- Lending authority, small business services, and other inquiries to make to a bank
- Weighing the benefits of a local, regional, or national bank
- Using a one-page information sheet to narrow down your options
By Kemp Coady
Choosing a bank for your business involves more than opening a new account at your personal bank or finding a place with a nearby branch office. You need to understand what services you require and how much they cost. Ideally, you will find a banker who will take the time to help you access any necessary services or resolve any problems, allowing you to go back to running your business with peace of mind.
Questions to Ask
What lending authority do you have?
Check to see what loans the bank offers. Ask them how large a loan they can extend to you without checking in with executives.
Relationship managers at community-based banks often have more discretion than those at a big institution, and they may consider small business lending to be their bread and butter. But lately, the distinctions between “large” and “small” banks have blurred with the industry’s consolidation.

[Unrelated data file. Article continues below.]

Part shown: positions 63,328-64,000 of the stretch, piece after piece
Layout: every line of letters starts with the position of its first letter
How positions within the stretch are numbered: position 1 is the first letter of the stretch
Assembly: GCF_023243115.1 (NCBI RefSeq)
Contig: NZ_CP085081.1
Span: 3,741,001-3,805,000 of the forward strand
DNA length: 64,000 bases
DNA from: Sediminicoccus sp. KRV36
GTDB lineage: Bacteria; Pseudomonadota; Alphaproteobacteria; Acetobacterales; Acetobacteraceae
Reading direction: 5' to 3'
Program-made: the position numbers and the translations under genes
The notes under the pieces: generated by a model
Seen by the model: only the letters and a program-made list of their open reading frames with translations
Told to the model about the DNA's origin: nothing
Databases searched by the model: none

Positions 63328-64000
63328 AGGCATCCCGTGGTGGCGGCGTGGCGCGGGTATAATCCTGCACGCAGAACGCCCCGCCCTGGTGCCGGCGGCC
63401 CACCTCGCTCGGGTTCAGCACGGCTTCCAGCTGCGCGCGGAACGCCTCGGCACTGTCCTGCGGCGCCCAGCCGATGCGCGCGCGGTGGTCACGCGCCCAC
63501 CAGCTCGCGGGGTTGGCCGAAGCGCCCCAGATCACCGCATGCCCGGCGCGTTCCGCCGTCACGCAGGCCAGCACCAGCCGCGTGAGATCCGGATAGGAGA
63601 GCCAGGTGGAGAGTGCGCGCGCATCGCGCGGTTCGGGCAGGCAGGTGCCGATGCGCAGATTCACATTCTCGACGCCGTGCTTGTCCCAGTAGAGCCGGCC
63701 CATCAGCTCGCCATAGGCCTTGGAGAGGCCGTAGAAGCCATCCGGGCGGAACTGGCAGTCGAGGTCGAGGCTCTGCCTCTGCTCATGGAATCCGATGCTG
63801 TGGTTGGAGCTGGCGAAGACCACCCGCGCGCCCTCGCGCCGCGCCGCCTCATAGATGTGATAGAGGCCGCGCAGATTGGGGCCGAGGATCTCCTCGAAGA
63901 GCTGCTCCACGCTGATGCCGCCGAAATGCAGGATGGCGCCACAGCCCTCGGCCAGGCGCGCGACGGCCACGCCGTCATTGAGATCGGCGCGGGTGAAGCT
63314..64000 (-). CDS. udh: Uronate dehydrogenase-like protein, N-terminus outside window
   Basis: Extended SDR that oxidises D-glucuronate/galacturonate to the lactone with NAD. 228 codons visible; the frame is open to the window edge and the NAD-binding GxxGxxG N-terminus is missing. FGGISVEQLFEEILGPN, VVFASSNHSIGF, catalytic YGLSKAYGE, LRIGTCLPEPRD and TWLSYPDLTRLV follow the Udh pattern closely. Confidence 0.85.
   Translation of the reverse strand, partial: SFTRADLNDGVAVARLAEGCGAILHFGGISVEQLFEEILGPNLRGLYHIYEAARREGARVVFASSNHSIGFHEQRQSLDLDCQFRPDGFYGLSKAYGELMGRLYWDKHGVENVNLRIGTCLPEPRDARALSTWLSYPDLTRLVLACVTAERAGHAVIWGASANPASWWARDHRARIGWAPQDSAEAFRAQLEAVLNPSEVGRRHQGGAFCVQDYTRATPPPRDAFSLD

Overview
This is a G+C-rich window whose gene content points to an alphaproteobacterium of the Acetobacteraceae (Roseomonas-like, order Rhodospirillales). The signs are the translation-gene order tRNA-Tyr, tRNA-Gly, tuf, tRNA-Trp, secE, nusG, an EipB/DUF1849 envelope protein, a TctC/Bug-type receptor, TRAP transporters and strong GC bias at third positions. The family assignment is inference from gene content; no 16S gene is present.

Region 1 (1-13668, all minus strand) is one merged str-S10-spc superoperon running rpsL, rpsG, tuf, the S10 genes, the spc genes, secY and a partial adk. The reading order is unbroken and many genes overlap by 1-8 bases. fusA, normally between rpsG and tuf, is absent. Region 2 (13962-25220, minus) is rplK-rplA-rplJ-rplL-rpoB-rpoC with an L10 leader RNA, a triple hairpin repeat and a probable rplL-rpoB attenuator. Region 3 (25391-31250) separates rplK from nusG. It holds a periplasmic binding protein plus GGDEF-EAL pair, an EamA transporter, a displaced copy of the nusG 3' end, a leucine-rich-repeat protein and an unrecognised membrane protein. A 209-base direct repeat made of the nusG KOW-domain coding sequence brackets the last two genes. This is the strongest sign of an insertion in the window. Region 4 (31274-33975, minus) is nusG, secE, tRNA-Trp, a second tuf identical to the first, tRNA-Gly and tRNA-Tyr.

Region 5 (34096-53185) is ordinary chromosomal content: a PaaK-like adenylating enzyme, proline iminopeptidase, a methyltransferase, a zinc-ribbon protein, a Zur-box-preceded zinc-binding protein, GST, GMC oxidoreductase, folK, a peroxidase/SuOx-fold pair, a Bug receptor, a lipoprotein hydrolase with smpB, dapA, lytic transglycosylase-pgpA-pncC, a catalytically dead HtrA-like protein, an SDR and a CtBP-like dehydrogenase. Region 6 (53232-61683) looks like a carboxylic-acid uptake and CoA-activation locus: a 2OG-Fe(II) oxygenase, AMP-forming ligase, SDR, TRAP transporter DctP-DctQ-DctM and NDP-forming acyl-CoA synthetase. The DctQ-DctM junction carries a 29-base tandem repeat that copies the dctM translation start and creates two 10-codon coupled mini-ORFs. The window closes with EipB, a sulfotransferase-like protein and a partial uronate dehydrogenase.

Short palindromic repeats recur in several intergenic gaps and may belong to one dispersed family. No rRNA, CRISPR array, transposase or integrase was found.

Still, you might find that smaller, regionally focused banks may be better because they know local market conditions. They often provide more one-on-one access to a loan officer and put more emphasis on a borrower’s character rather than just applying a credit score model. And they can be more flexible during tough times, such as covering overdrawn accounts without imposing stiff penalties.
What services do you have for small businesses?
Banks may offer various loan types geared toward small businesses, such as working capital or asset purchase loans. They may also have experience in areas such as commercial real estate, equipment leases, business credit cards and savings accounts, or payroll services.
Assess what services you’ll need for your business to succeed. Finding a bank that can offer multiple services can help you streamline your efforts while you start and build your business.
What rates are you charging?
Rates charged by large financial institutions “are systematically lower” than those charged by community ones, according to a study co-written by the National Federation of Independent Business, an advocacy group. Larger banks are more likely to approve small business owners for corporate credit cards, which can be used for financing.
Is your bank comfortable working with the U.S. Small Business Administration (SBA) loan system?
Federally subsidized loans help protect the bank against default, which makes it easier for banks to lend money. SBA loans are available to businesses whose credit histories, cash flows, or collateral would be inadequate for them to obtain traditional bank loans. The SBA typically offers more flexible repayment terms than traditional lenders.
Larger institutions are more likely to make loans backed by the SBA, which lets them accept riskier borrowers.
What extras are available with your account?